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My Philosophy of Education - Personal Statement Example

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My Philosophy of Education Philosophy combines two words of the Greek language; “philos” and “sophy”. Philos means affection and sophy is the Greek word for wisdom. Hence, when the two terms are combined, they mean love/affection for knowledge/wisdom (teachersrock.net, n.d., p…
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My Philosophy of Education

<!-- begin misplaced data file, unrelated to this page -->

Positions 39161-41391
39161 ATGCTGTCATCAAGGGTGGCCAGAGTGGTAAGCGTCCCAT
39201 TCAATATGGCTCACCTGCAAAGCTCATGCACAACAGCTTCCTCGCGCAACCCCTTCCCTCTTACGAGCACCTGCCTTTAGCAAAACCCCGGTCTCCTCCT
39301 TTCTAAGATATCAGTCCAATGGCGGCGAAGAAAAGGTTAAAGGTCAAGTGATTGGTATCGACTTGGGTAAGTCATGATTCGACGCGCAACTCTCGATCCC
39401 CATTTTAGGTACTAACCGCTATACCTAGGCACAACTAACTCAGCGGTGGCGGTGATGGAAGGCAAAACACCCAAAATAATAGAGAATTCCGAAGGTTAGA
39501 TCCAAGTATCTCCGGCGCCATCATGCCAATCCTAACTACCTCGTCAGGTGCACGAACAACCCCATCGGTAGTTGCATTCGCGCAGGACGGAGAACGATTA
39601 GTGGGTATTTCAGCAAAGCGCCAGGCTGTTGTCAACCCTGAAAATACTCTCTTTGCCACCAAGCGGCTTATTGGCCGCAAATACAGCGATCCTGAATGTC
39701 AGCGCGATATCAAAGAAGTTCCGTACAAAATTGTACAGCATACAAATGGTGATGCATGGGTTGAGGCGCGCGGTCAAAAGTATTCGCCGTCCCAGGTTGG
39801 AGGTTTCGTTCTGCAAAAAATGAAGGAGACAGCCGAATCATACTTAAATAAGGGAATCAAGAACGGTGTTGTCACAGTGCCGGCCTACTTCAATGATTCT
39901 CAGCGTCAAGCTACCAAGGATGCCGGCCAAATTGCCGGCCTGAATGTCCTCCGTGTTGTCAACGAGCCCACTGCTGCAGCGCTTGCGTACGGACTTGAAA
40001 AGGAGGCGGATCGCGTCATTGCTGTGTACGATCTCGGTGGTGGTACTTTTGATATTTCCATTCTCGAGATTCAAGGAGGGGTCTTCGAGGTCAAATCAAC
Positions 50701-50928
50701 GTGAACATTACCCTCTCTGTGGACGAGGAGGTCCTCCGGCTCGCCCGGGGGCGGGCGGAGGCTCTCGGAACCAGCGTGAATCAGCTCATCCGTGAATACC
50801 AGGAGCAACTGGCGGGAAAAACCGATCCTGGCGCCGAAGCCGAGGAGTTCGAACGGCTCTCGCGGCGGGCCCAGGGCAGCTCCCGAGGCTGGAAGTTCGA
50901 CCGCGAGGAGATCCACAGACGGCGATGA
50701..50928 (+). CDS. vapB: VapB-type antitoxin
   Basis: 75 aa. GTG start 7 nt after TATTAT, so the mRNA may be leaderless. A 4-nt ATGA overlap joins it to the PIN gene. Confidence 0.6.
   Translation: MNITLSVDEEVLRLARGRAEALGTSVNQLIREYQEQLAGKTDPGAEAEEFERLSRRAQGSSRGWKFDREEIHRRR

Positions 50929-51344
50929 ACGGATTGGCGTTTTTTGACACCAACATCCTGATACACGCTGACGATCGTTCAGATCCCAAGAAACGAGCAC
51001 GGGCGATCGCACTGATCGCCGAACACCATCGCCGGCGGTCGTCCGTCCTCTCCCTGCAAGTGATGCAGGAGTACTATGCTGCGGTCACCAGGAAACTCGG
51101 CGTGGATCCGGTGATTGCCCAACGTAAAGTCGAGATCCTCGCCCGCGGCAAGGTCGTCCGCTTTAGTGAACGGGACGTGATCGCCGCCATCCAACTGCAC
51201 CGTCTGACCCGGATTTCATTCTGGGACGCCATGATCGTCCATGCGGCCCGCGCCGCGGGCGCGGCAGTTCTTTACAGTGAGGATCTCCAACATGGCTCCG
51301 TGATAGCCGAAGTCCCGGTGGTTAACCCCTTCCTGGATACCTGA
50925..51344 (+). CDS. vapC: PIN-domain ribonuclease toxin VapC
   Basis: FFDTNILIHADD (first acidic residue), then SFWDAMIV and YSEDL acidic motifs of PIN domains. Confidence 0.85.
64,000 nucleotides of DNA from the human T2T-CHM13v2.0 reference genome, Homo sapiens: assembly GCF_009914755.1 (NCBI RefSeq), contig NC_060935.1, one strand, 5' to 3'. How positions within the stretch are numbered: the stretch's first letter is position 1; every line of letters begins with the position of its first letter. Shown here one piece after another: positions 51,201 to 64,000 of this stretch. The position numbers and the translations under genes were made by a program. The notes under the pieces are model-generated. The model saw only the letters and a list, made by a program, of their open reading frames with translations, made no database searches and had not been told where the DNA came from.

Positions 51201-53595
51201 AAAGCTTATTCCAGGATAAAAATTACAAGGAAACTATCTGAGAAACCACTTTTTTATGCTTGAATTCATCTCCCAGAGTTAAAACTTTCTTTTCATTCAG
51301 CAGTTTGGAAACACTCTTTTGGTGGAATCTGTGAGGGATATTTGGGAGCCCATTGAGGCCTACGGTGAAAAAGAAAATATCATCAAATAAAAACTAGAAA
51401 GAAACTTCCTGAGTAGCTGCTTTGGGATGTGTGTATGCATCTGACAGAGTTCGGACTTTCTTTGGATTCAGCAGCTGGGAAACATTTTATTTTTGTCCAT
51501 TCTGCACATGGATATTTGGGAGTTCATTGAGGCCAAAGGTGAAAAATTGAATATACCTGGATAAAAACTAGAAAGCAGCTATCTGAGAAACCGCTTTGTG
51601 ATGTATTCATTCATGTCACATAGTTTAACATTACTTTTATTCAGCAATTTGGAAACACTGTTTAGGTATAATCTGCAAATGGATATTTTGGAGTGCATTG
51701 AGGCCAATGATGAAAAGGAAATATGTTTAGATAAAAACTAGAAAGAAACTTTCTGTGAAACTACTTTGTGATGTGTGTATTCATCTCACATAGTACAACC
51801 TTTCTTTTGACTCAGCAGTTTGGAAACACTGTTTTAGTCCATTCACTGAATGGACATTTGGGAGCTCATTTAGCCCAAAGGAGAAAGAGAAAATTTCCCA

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Download file to see previous pages When planning the educational philosophy, we should consider our purpose and know our goals to teach the students. The educational philosophy consists of theories that include logic, epistemology, metaphysics, and axiology. Logic finds answers to questions and is thus a way to evaluate arguments. Epistemology is the study of the philosophy of knowledge. It provides insight into such dimensions of knowledge as faith, reason and truth. Metaphysics is the study of reality (metaphysics-for-life.com, n.d.). It provides insight into the spiritual and religious knowledge and issues. Axiology is the knowledge about values. As a professional educator, we should have the right values, morals, and motivations to inculcate in the students. In the realm of the philosophy of education, there are certain questions that need be answered. They are: Who should know? What to know? How to know? When to know? And Where to know? This set of who, what, how, when and where completely defines the philosophy of education. Let’s start from the answer to the first question; Who should know? My philosophy of education says that everybody should know. Education is a fundamental necessity of every human being in the present age. It is not a matter of choice. Anyone who is born in the present age is obliged to receive education irrespective of his/her financial status. It is for this reason that going to school is compulsory for both the boys and the girls. What to know? is a suitable topic for debate. There has conventionally been considerable debate about what should be included in the curriculum and what not. These days, there is increased emphasis upon the importance of inclusion of such controversial topics in the curriculum as sex education. I believe that anything can be taught but following the standards of ethics. For example, students must be educated upon the importance of using contraception in sex and be made aware of the different kinds of sexually transmitted diseases and the potential protective measures that can be taken to avoid them. The students must not, however, be shown any sexually explicit material in the name of education. This is my educational philosophy for a classroom setting. In the present age, knowledge is omnipresent. Normally, people are expected to know principally about the profession that they have formerly seeked education in, but nowadays, there is so much awareness that an individual that has not even pursued education about a certain field can get to know pretty much about that. This can be explained with the help of an example. Let’s suppose a teenage boy feels that his chest is a little too puffy than it should be in the boys his age. He needs to know if there is a medical problem, but he thinks that the condition is too embarrassing to discuss openly with his parents, siblings, friends or the doctor. It is just he who knows it and wants to do something about it. But the boy does not need to disclose his condition to anybody as long as he has a computer with an internet connection. All the boy needs to do is type “what causes puffy chest in teenage boys” in the search engine and the next thing he sees is links to innumerable articles about gynecomastia – that is a condition in which men grow unusually large chest because of hormonal imbalances. The boy gets to learn the name of his condition for the first time, and the moment he knows the ...Download file to see next pagesRead More
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